HELENA – Two environmental groups are challenging the Department of Environmental Quality’s decision to issue an exploration license for a proposed copper mine near the Smith River in central Montana.
The Montana Environmental Information Center and Earthworks argue the exploration proposed by Tintina Alaska Corp. threatens to degrade surface and ground water quality and possibly decrease the amount of water running into Smith River.
In January, the DEQ approved an exploration permit that would allow Tintina to construct a mile-long tunnel to produce a 10,000-ton bulk sample of rock for testing. The company has conducted surface exploration of the Black Butte Cooper Project since 2010, and company executives said last month they believe there is high-grade, mineable copper underground.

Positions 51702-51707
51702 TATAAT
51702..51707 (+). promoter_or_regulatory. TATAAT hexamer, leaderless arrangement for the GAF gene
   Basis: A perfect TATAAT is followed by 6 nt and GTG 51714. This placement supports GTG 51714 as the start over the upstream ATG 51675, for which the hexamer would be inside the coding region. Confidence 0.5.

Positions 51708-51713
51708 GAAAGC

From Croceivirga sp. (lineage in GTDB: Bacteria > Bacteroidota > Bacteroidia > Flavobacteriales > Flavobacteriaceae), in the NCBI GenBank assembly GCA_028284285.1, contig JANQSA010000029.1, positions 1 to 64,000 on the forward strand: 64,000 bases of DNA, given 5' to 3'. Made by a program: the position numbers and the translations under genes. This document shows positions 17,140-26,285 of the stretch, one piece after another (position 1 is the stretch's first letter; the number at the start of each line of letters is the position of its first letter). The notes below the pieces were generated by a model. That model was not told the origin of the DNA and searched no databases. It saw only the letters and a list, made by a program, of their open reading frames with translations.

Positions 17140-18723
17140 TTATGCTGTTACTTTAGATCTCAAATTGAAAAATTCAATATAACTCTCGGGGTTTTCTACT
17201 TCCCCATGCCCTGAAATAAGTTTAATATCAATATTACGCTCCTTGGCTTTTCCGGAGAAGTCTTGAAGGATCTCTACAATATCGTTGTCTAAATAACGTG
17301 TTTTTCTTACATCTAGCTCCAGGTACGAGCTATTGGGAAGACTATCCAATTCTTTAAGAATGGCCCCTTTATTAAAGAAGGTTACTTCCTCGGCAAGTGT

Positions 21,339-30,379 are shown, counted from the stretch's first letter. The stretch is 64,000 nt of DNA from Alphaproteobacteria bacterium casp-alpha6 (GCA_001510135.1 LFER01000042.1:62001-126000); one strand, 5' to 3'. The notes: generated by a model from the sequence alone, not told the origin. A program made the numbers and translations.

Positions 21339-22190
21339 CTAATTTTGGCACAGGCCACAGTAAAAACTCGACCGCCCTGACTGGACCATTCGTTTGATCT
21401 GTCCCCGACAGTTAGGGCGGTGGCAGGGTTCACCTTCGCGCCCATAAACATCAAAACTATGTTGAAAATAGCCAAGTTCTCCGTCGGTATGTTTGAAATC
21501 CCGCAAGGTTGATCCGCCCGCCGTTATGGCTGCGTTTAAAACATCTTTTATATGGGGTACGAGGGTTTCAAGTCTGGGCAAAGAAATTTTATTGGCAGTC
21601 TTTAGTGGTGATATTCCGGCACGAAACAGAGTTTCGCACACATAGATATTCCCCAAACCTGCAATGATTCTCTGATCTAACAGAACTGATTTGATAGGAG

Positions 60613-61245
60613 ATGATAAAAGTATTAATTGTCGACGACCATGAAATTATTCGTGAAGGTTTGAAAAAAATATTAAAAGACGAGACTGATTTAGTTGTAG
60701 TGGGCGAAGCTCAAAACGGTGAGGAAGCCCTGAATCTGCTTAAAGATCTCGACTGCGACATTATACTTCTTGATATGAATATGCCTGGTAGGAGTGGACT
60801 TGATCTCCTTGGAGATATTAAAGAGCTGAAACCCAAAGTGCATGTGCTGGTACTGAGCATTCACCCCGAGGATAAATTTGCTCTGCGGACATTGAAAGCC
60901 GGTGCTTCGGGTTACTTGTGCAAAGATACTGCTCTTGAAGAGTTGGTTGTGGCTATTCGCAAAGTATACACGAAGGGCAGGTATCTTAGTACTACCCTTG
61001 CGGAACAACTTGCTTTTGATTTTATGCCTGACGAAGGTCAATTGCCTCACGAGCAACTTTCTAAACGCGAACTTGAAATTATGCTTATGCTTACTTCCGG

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The lawsuit filed Friday in White Sulphur Springs district court alleges the DEQ didn’t adequately analyze the environmental impacts the exploration could cause to nearby Sheep Creek, a major tributary to the Smith River. The Sheep Creek drainage is a critical source of water for the Smith River and where a large number of rainbow trout spawn, Montana Environmental Information Center officials said in a statement.
The environmental groups are asking a judge to invalidate the exploration license and to rule the DEQ violated state environmental laws by not producing a more thorough study.
DEQ officials have said the permit requires Tintina to closely monitor the surface and groundwater and to have a water treatment system on standby.
Tintina Alaska Corp.’s parent company is Vancouver-based Tintina Resources Inc.